- Hips should stay facing the front of the room.
- Bend right knee until it’s slightly over the right ankle. Stretch to a depth that is comfortable for you. If you can, stretch until your right thigh is parallel to the floor.
- Keep left leg straight.
- Keep your chest lifted, and your shoulders aligned with hips.
- Extend arms out to the sides of the room at shoulder level, parallel to the floor and palms down.
- Look to your right over your fingertips.
- Hold this position for 30 seconds, working your way up to one minute, while breathing slowly and deeply.
- Return to standing position.
- Repeat on the other side.
You can modify this pose by holding onto a chair, keeping your hands on your hips, or narrowing your stance and bending your knee less.
Corpse Pose (Savasana)
This pose will help you deeply relax, as you learn to allow energy to flow freely through your body. Corpse Pose helps to reduce stress, find your inner quiet, and invite calmness and peace within.
Corpse Pose is suggested as a good way to end every yoga session. But you can also do it on its own, any time you would like to calm your mind and reduce tension in your body.
- Lie flat on your back on a mat or carpet, and close your eyes.
- Legs should be about two feet apart or whatever is comfortable. Allow your legs to open and toes to fall slightly outwards.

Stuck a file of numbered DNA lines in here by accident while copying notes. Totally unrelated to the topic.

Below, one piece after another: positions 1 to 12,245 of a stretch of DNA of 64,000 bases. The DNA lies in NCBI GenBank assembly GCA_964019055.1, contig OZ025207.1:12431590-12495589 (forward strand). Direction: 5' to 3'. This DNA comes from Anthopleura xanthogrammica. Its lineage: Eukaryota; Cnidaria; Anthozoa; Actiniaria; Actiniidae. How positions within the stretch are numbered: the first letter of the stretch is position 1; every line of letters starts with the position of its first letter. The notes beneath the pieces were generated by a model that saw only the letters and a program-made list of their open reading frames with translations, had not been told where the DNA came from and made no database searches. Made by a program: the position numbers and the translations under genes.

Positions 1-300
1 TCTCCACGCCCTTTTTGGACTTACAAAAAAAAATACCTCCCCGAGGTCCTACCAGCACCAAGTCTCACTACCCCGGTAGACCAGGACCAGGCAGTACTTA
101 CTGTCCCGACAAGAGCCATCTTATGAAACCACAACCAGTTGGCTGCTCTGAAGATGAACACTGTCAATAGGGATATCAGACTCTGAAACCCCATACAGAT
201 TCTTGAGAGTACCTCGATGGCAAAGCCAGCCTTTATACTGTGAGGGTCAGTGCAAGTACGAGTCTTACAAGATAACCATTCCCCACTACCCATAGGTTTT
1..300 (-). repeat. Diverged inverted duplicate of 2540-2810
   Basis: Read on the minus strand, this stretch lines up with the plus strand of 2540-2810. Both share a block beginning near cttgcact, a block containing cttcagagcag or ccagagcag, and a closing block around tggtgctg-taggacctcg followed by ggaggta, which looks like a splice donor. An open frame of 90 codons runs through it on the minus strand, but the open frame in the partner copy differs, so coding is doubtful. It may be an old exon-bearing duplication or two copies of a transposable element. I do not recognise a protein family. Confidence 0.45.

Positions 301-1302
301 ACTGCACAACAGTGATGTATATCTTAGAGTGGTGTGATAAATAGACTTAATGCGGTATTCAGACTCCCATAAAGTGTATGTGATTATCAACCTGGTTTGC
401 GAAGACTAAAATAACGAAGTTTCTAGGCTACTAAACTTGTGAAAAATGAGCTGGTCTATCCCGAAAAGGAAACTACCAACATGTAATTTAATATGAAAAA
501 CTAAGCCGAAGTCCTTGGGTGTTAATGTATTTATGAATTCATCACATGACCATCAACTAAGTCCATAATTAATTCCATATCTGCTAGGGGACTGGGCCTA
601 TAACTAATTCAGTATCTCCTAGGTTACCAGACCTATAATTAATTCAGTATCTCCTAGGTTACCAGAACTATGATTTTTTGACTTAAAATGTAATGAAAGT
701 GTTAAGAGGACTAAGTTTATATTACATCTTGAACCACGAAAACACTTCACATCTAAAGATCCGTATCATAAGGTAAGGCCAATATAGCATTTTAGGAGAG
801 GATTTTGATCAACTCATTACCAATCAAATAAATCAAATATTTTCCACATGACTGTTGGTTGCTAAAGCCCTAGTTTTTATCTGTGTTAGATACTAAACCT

- Palms should face upwards, with fingers loosely curled.
- To release the neck area, turn your head gently from side to side and then return it to center.
- Relax your feet. Then focus on relaxing your calves, then slowly work your way up the body – thighs, buttocks, back, and your chest. Relax your shoulders, arms, hands and neck. Let your eyes, face and scalp feel relaxed. When you feel a tense muscle, tighten it first and then relax it. Make yourself “melt” into the floor.
- Breathe slowly and deeply throughout.
- If your mind starts to wonder, concentrate on the slow rhythm of your breathing.
- Try to remain in the Corpse Pose for at least five minutes to enter a state of complete relaxation.
Interested in trying a yoga class? You can search for qualified teachers here.
If you are not accustomed to exercising or if you have pre-existing conditions, it’s a good idea to check with your health care professional before beginning a new fitness program to ensure that it’s appropriate for you.
Sources: Yoga Alliance; Yoga Journal; IDEA Fitness Journal, Sept.-Oct. 2021 and Jan. 2019; Johns Hopkins Medicine; American College of Sports Medicine; Yoga: Relaxation, Postures & Daily Routines (Flame Tree, 2017); 5-Minute Yoga (Adams, 2018); Complete Guide to Pilates, Yoga, Meditation and Stress Relief (Parragon, 2005).